52. anonymous
    • one year ago
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    ohh okay!! distribute like Au-A + Bu+3B ?

  53. Astrophysics
    • one year ago
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    Yeah, now we look at what we have on the left side, \[u=(A+B)+(-A+3B)\] now we can set up a system of equations \[A+B=1\] \[-A+3B=0\] I think you should be able to do the rest

  54. anonymous
    • one year ago
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    okay!! err, still a bit confused :/ what would i be doing next? do i sub in to the A/u+3 + B/u-1 ?

  55. anonymous
    • one year ago
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    with A=1 and B=0? :/

  56. Astrophysics
    • one year ago
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    This is just a regular system of equations solve for A and B

  57. Astrophysics
    • one year ago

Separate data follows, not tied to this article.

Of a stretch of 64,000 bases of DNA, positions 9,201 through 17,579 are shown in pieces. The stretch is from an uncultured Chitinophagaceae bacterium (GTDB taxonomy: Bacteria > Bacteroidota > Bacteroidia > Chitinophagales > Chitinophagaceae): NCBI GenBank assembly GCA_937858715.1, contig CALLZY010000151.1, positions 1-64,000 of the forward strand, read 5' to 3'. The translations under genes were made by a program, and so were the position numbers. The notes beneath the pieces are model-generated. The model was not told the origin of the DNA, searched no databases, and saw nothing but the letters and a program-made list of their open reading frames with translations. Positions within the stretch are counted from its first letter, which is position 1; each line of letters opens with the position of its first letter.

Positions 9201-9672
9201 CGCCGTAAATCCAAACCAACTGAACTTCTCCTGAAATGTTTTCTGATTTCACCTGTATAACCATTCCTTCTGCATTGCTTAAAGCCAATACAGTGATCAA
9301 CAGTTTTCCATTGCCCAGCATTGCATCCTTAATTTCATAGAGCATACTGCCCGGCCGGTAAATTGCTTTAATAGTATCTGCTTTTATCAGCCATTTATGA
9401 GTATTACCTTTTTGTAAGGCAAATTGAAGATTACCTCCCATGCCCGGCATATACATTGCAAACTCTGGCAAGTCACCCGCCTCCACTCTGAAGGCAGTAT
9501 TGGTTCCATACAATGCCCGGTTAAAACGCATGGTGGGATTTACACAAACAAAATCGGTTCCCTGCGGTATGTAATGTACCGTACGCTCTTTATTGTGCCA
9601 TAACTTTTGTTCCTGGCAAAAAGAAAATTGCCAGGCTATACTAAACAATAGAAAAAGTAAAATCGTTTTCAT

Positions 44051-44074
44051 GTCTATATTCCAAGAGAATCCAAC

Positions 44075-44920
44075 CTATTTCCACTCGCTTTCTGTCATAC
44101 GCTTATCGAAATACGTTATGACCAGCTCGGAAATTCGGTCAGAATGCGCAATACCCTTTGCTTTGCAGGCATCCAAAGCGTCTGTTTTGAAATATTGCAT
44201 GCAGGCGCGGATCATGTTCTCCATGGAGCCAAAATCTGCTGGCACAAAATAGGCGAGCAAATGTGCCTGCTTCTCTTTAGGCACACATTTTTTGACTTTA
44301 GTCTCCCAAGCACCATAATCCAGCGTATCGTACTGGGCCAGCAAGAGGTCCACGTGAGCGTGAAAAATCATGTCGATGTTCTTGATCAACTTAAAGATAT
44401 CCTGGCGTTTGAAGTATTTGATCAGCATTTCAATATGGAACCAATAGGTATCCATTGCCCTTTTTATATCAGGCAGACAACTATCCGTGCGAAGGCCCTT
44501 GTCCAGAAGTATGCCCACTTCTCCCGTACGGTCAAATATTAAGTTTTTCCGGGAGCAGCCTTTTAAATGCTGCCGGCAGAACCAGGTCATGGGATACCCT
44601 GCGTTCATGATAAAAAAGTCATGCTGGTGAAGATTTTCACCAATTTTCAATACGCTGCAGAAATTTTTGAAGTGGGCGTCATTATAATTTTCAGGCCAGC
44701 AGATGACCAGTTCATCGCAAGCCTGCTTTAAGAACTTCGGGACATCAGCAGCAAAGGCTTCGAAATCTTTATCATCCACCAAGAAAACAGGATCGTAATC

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    You can use any method, I recommend just adding as it's the most obvious in this case

  58. anonymous
    • one year ago
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    ok, so we get A=3B --> 3B+B =1 =4B = 1 -->B=1/4 then A=3/4 ?

  59. anonymous
    • one year ago
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    did i do that correctly?

  60. Astrophysics
    • one year ago
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    Yeah, looks good!

  61. anonymous
    • one year ago
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    yay! what do i do now?

  62. Astrophysics
    • one year ago
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    \[\frac{ u }{ (u+3)(u-1) } = \frac{ 3 }{ 4(u+3) }+\frac{ 1 }{ 4(u-1) }\] now this will become your integral so we have \[2 \int\limits \frac{ 3 }{ 4(u+3) }+\frac{ 1 }{ 4(u-1) }du\] this should be easy now, just evaluate

  63. anonymous
    • one year ago
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    so would i get this?\[\frac{ 1 }{ 2 } \log(1-u) + 3\log(u+3) + C \]

  64. Astrophysics
    • one year ago